Background: Advanced footwear technology improves average running economy compared with racing flats in sub-elite athletes. However, not all athletes benefit as performance changes vary from a 10% drawback to a 14% improvement. The main beneficiaries from such technologies, world-class athletes, have only been analyzed using race times.
Objective: The aim of this study was to measure running economy on a laboratory treadmill in advanced footwear technology compared to a traditional racing flat in world-class Kenyan (mean half-marathon time: 59:30 min:s) versus European amateur runners.
Methods: Seven world-class Kenyan and seven amateur European male runners completed a maximal oxygen uptake assessment and submaximal steady-state running economy trials in three different models of advanced footwear technology and a racing flat. To confirm our results and better understand the overall effect of new technology in running shoes, we conducted a systematic search and meta-analysis.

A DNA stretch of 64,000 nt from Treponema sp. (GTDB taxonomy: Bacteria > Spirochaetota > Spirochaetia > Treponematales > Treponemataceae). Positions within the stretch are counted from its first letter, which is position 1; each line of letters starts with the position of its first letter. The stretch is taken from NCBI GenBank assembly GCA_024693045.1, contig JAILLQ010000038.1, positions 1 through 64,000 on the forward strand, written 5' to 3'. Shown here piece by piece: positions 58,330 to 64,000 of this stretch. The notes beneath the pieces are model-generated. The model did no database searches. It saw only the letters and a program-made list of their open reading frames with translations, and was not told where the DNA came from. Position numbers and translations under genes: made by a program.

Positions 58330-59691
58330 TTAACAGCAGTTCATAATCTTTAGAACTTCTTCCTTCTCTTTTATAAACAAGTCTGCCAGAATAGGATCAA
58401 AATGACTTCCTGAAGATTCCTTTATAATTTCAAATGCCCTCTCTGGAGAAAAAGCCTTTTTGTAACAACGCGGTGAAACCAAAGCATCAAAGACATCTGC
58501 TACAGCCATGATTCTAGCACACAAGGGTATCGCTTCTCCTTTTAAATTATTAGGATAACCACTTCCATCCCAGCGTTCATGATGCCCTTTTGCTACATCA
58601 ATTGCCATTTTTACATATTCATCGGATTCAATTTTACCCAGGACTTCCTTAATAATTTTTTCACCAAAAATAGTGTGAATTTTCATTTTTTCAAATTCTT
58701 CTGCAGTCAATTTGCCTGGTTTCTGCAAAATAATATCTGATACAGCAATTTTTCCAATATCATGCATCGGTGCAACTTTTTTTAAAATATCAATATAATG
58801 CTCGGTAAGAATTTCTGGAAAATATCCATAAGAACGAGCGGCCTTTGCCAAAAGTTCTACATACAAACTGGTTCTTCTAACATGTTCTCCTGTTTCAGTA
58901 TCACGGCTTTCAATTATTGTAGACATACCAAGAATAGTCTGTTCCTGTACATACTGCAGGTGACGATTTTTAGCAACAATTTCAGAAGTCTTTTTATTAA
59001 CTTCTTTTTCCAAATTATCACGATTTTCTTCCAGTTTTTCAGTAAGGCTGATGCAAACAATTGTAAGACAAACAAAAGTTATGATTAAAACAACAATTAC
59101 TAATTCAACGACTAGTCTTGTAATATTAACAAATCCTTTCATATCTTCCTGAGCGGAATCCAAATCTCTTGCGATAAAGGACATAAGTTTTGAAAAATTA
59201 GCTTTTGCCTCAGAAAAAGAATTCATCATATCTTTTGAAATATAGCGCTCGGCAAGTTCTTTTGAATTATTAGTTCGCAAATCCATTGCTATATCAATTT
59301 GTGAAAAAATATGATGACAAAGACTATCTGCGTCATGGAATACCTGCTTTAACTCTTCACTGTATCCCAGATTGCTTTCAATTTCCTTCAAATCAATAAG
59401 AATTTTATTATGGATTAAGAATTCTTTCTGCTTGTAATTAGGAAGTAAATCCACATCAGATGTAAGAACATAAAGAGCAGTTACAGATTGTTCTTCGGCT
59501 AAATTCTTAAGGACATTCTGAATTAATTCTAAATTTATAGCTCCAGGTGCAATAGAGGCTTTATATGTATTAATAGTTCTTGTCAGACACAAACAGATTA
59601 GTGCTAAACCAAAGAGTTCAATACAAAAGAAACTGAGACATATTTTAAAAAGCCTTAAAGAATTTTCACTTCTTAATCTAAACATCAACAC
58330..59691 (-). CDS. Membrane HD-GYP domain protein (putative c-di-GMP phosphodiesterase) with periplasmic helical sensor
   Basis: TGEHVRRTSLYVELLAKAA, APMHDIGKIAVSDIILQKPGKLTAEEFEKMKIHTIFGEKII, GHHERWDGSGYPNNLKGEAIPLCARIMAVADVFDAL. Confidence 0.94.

Results: Laboratory results revealed large variability in both world-class Kenyan road runners, which ranged from a 11.3% drawback to a 11.4% benefit, and amateur Europeans, which ranged from a 9.7% benefit to a 1.1% drawback in running economy of advanced footwear technology compared to a flat. The post-hoc meta-analysis revealed an overall significant medium benefit of advanced footwear technology on running economy compared with traditional flats.
Conclusions: Variability of advanced footwear technology performance appears in both world-class and amateur runners, suggesting further testing should examine such variability to ensure validity of results and explain the cause as a more personalized approach to shoe selection might be necessary for optimal benefit.
Scopus Subject Areas
- Orthopedics and Sports Medicine
- Physical Therapy, Sports Therapy and Rehabilitation